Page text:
In addition, variables are converted to lowercase before	being returned
       from "fastconfig()", meaning you	would access the above as:

	   print $cf{oracle_home};     # /oracle/OraHome2

       Speaking	of which, an extra nicety is that this module will setup
       environment variables for any ALLCAPS variables you define. So, the
       above "ORACLE_HOME" variable will automatically be stuck	into %ENV. But
       you would still access it in your program as "oracle_home". This	may
       seem confusing at first,	but once you use it, I think you'll find it
       makes sense.

       Finally,	if called in a scalar context, then variables will be imported
       directly	into the "main::" namespace, just like if you had defined them

	   use Config::Fast;


	   print "The web address is: $website\n";     # website from conf

       Generally, this is regarded as dangerous	and bad	form, so I would
       strongly	advise using this form only in throwaway scripts, or not at

       There are several global	variables that can be set which	affect how
       "fastconfig()" works. These can be set in the following way:

	   use Config::Fast;
	   $Config::Fast::Variable = 'value';
	   %cf = fastconfig;

       The recognized variables	are:

	   The config file delimiter to	use. This can also be specified	as the
	   second argument to "fastconfig()". This defaults to "\s+".

	   If set to 1,	then "MixedCaseVariables" are maintained intact. By
	   default, all	variables are converted	to lowercase.

	   If set to 1 (the default), then any "ALLCAPS" variables are set as
	   environment variables. They are still returned in lowercase from

	   If set to 1,	then settings that look	like shell arrays are
	   converted into a Perl array.	For example, this config block:

	       MATRIX[0]="a b c"
	       MATRIX[1]="d e f"
	       MATRIX[2]="g h i"

	   Would be returned as:

	       $conf{matrix} = [ 'a b c', 'd e f', 'g h	i' ];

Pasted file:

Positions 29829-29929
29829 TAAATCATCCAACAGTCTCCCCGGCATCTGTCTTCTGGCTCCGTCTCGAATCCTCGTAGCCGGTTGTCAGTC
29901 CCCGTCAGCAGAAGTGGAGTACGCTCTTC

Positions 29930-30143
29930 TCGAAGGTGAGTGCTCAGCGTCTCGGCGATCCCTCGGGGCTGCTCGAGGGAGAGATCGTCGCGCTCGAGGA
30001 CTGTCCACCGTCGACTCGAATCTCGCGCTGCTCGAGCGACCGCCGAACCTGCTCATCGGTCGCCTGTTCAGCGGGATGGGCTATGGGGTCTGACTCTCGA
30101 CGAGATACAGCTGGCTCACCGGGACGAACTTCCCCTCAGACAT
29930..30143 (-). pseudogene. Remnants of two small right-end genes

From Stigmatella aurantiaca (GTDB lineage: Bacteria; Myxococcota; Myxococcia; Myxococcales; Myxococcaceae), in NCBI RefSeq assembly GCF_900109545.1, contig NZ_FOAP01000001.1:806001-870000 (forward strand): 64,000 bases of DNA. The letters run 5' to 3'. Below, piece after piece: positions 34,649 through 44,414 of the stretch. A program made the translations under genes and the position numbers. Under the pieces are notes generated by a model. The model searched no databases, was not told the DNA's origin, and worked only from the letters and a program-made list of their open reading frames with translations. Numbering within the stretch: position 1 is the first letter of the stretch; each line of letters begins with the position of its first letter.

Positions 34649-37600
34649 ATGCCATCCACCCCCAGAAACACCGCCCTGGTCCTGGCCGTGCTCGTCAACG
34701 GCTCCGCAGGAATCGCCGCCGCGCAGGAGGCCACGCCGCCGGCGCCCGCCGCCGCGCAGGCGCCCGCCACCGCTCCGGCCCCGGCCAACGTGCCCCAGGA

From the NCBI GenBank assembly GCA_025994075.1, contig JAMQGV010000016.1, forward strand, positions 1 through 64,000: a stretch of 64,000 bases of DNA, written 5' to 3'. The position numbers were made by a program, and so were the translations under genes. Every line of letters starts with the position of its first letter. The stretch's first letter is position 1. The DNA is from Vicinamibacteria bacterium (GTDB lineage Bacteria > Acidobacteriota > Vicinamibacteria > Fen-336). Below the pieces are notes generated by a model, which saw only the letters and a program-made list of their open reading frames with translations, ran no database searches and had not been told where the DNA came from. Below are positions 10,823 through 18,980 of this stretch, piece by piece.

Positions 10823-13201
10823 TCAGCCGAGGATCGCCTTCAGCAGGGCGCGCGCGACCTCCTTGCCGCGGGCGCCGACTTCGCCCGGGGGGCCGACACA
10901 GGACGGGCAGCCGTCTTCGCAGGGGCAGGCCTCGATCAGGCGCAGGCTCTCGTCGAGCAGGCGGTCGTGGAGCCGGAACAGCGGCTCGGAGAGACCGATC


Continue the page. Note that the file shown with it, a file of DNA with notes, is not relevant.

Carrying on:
Instead of the default:

	       $conf{matrix[0]}	= 'a b c';
	       $conf{matrix[1]}	= 'd e f';
	       $conf{matrix[2]}	= 'g h i';

	   This	allows you to pre-define var=val pairs that are	set before the
	   parsing of the config file. I introduced this feature to solve a
	   specific problem: Executable	relocation. In my config files,	I put
	   definitions such as:

	       # Parsed	by Config::Fast	and sourced by shell scripts

	   With	the goal that this file	would be equally usable	by both	Perl
	   and shell scripts.

	   When	parsed by "Config::Fast", I pre-define "ROOT" to "pwd" before
	   calling "fastconfig()":

	       use Cwd;
	       my $pwd = cwd;
	       @Config::Fast::Define = ([ROOT => $pwd]);
	       my %conf	= fastconfig("$pwd/conf/core.conf");

	   Each	element	of

	   This	is a hash of regex patterns specifying values that should be
	   converted before being returned. By default,	values that look like
	   "true|on|yes" will be converted to 1, and values that match
	   "false|off|no" will be converted to 0. You could set	your own
	   conversions with:

	       $Config::Fast::CONVERT{'fluffy|chewy'} =	'taffy';

	   This	would convert any settings of "fluffy" or "chewy" to "taffy".

       Variables starting with a leading underscore are	considered reserved
       and should not be used in your config file, unless you enjoy painfully
       mysterious behavior.

       For a much more full-featured config module, check out
       "Config::ApacheFormat".	It can handle Apache style blocks, array
       values, etc, etc. This one is supposed to be fast and easy.

       $Id:,v 1.7 2006/03/06 22:18:41 nwiger Exp $

       Copyright (c) 2002-2005 Nathan Wiger <>. All Rights

       This module is free software; you may copy this under the terms of the
       GNU General Public License, or the Artistic License, copies of which
       should have accompanied your Perl kit.

perl v5.32.0			  2006-03-06		       Config::Fast(3)